Little Shots of Happiness

Little Shots of HappinessSynopsis: An urban comedy of identity lost and found through sex.

Frances, a bored 9-to-5-er, decides to leave her mentally unstable husband and begins to live out of her office, unbeknownst to her co-workers. Each night she goes to a nightclub or a bar in Boston and forces herself out of her protected prim existence by meeting and picking up different men.


Little Shots of Happiness 1.5

eyelights: the core concept.
eyesores: the uninteresting and uninspiring characters. the ear-gouging soundtrack. the uneven audio. the faulty editing. the pointless script.

I picked up ‘Little Shots of Happiness’ after being intrigued by the DVD box. The tagline promised “An urban comedy of identity lost and found through sex.” and it boasted of awards at the Long Island, New England, and Cine Arts U.S. International Film Festivals. Granted, one review on imdb made it sound like utter rubbish, as did the DVD artwork, but it otherwise showed promise.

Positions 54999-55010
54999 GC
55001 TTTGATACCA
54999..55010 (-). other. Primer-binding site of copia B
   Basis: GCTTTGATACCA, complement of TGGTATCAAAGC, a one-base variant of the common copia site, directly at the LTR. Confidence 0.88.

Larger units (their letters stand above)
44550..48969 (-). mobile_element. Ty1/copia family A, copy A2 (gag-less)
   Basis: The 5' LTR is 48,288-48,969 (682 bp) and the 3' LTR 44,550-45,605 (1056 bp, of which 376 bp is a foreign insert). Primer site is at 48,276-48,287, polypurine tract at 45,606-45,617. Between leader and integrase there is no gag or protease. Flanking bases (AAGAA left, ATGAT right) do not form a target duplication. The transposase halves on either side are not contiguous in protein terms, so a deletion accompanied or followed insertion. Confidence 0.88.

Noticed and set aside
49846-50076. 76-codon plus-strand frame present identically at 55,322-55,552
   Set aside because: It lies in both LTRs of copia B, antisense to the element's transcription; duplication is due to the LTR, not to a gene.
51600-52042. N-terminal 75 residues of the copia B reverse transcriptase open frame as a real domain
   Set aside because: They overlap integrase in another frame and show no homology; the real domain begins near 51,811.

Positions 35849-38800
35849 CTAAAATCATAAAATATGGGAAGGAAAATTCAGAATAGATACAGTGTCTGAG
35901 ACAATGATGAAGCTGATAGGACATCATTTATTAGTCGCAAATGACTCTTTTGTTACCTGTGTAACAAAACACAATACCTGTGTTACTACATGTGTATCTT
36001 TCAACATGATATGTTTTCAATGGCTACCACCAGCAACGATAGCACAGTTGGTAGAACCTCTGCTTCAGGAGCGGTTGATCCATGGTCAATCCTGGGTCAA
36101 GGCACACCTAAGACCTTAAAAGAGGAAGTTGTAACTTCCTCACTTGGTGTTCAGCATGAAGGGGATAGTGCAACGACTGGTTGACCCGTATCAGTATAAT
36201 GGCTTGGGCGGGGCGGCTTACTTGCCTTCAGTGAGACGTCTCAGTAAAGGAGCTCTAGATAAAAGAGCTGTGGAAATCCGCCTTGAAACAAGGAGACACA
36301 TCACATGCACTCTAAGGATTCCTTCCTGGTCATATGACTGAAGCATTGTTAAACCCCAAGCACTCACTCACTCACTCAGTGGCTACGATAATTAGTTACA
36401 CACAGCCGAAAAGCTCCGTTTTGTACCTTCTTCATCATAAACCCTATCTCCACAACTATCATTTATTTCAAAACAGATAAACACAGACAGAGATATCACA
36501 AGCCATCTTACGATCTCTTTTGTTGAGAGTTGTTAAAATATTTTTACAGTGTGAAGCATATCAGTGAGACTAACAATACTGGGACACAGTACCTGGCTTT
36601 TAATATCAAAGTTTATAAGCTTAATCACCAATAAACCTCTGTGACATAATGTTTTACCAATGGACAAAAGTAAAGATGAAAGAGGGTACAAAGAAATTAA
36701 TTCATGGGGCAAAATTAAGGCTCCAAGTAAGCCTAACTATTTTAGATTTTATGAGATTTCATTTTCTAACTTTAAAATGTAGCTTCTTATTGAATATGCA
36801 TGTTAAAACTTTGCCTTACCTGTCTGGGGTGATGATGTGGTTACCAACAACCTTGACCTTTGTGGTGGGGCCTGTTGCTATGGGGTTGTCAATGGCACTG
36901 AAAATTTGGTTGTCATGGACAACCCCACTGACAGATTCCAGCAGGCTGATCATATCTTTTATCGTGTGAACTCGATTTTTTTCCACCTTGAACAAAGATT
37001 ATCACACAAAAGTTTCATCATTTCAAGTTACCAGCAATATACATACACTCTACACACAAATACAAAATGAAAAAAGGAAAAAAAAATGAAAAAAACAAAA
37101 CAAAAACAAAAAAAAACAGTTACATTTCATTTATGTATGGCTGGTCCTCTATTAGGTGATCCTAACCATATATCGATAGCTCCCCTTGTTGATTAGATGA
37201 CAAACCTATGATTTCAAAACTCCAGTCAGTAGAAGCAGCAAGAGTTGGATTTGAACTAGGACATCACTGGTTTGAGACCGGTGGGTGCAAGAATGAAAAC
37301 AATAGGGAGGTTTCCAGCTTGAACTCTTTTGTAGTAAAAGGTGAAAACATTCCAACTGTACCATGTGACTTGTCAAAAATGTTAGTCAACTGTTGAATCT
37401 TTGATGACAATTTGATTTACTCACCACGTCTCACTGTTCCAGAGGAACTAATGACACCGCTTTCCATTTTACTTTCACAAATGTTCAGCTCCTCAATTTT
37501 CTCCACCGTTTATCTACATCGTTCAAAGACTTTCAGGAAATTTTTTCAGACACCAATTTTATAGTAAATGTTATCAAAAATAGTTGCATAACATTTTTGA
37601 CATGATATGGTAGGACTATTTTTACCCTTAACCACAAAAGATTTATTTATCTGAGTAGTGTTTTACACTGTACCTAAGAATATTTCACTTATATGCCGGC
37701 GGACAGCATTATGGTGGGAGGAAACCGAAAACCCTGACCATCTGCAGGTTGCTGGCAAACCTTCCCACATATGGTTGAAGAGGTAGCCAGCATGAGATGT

So I hesitated and skipped it for a while, eventually giving in when the price dropped sufficiently that I could justify the gamble to myself. My attitude is that the only way to discover lost gems is to take gambles – and one person’s rubbish is another’s gold, so I figured that it was worth a shot. The worst that would happen is that I’d waste 5$ and 90 minutes of my time.

Little did I know what was in store for me (and my incredibly patient gf).